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Fixing The Hospital-To-Home Health Care Transition

July 2, 2024

Published by Home Health Care News
By Andrew Donlan

The transition between hospital discharge and home health care is often fraught with issues. Unfortunately, it also happens to be one of the most crucial parts of a patient’s care journey.

With more sick and complex patients coming into home health care than ever, a swift start of home health care is also arguably more important than ever.

“When I’m talking about acuity creep, I’m thinking about how much need do the patients in our care models require?” Michael Johnson, president of home health and hospice at Bayada Home Health Care, told Home Health Care News earlier this year. “It’s not just medical needs, either — there’s a social need as well. We’ve seen a definite increase in the needs of our patients.”

When patients are discharged from the hospital with high needs, only to be left alone at home without care for a period of time, all parties suffer. The patient especially, but also the home health care agency, which starts behind the eight ball. And also the hospital, which is more likely to see that patient again in short order.

The Discharge to Assess (D2A) Model was a response to this issue in England. The Supporting Older Adults at Risk (SOAR) program, following a similar framework to D2A, was also recently established in the U.S.

A study of SOAR’s results within a pilot program in Pennsylvania was recently published in the Journal for Healthcare Quality.

“On hospital discharge and transition to the next level of care, older adults continue to face risks such as miscommunication, gaps in care and medication-related issues,” the researchers wrote. “Transitional care models are designed to address these challenges with the primary aim of preventing readmissions.”

The goal of SOAR is to start a soon-to-be home health patient’s plan of care in the hospital, and not in the home.

SOAR was conducted at a “large urban academic medical center and an associated home health agency from October 2019 to March 2020.” Patients aged 70 and older – who qualified for home health services – were included in the pilot program and subsequent study.

The Research Institute for Home Care (RIHC) helped support the research.

“The goal of the SOAR program is to provide a high-quality, nurse-led replicable transition of care framework from hospital to home. SOAR unfolds in three phases, Prepare (hospital), Transition (hospital to home), and Support (care in the home),” RIHC’s coinciding research brief read.

Ultimately, patients involved in the SOAR program saw much better results from their plans of care.

SOAR patients were more likely to be discharged before noon, but also more likely to receive home health services quickly. Specifically, SOAR patients received home health care within 6.3 hours compared to the control group, which received care within 49.3 hours, on average.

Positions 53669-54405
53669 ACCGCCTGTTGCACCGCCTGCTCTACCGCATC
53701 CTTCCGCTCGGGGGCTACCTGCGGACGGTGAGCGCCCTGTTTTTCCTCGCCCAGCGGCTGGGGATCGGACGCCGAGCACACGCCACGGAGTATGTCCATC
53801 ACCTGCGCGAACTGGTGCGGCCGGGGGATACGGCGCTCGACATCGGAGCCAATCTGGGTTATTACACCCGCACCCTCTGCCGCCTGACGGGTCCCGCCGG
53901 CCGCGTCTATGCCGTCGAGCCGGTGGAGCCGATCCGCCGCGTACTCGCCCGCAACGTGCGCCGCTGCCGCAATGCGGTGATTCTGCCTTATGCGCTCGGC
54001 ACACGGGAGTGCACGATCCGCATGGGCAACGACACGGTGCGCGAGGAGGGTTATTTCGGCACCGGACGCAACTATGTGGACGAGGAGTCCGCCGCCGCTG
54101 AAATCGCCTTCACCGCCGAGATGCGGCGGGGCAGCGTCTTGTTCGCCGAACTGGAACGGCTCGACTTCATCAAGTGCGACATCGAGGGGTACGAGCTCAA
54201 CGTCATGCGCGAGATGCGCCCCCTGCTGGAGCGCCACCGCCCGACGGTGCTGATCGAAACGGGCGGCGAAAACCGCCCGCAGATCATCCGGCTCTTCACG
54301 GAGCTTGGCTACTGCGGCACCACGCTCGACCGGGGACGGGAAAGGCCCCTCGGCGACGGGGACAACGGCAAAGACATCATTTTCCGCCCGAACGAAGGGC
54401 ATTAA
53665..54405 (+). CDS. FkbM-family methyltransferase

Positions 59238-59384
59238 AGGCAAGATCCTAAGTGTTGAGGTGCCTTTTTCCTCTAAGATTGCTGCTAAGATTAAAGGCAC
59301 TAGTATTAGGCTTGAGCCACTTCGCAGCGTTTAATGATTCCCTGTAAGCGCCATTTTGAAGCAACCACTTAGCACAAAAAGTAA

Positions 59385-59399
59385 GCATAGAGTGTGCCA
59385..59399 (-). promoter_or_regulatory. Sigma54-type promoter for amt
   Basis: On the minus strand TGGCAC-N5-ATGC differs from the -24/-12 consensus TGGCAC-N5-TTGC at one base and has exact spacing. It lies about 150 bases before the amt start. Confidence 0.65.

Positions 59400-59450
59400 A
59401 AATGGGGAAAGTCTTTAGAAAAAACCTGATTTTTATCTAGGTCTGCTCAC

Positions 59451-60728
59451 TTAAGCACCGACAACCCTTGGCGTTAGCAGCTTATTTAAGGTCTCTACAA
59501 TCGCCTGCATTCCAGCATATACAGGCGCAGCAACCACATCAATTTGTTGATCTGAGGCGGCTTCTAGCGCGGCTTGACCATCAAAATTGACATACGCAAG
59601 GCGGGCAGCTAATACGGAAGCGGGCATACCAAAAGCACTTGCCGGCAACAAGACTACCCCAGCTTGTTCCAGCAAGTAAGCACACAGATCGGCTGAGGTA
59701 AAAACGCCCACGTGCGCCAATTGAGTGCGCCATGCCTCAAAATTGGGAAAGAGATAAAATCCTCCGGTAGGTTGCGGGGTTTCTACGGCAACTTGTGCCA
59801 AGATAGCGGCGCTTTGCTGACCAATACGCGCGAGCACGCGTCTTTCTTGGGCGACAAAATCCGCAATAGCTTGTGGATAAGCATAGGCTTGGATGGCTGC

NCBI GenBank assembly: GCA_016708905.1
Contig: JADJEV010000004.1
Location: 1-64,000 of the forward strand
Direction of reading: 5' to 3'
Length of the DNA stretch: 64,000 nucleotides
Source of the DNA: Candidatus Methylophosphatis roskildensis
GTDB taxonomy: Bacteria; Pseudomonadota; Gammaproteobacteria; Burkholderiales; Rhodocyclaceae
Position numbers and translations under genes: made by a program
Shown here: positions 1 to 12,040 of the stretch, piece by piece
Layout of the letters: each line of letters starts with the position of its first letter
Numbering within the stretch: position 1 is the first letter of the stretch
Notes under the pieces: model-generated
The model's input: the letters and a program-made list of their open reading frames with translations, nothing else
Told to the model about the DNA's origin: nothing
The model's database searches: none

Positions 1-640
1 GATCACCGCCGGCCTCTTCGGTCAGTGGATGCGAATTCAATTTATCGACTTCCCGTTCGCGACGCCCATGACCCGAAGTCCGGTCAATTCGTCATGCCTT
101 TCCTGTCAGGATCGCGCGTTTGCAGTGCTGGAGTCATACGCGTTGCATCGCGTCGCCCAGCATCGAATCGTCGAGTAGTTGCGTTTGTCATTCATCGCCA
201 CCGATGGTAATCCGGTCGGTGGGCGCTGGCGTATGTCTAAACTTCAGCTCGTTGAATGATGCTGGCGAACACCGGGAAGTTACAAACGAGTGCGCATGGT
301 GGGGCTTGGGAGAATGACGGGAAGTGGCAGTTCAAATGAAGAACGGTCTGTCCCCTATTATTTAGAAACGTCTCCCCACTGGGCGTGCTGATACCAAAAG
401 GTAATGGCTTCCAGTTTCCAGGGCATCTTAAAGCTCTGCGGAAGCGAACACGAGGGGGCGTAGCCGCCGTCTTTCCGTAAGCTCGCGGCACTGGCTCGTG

“SOAR participants were also more likely to use the hospital-based outpatient pharmacy to obtain medications before discharge,” the study read. “Patients in the SOAR group experienced a shorter length of stay by more than one full day and fewer emergency department visits. Forty-two percent achieved their patient-centered goals, and 36% were progressing toward goal achievement. Goals included spending time with family, improving physical activity, improving quality of life and participating in personal hobbies.”

The SOAR program puts more fuel behind the emphasis on timely home health care, but also on health system and home health agency relationships.

During a time when home health payment is being cut – and home health access is dwindling as a result – the positive and clear results of models like SOAR should be telling for policymakers.

When there is reduced access to home health services in a given area, discharged patients have a harder time receiving services. An all-time high referral rejection rate from agencies means that patient cases may be rejected by multiple providers before ultimately finding care. That can also increase the time between discharge and start of care.

Jennifer Schiller, the executive director of RIHC, sees the SOAR program as similar to the Choose Home Act, which was introduced in 2021.

“It really flips the discharge and starts the initiation of care at the hospital, instead of the home,” Schiller told HHCN. “It does mirror, in some ways, the Choose Home Act. It’s a really interesting model, and it’s really important to look at how to bridge those gaps in care transitions.”

That preparation phase starts in the hospital, which puts the patient, health system and provider on the same page from the get-go. It also takes into account patient preferences and patient needs before care is transitioned.

As the U.S. population begins to skew older, care coordination woes will exacerbate. Researchers believe that the SOAR program – and better interoperability between home health providers and hospitals, in general – represents “synthesis and practical translations of multiple discrete components of geriatric evidence-based care.”

“There are obvious gaps, because of payment issues, because of how referrals occur,” Schiller said. “It’s really important, now more than ever, to find new ways to address those gaps, so that you don’t have patients waiting 36 to 48 hours for an initiation of care. There needs to be programs that identify the potential risks before patients are discharged home to avoid rehospitalizations.”

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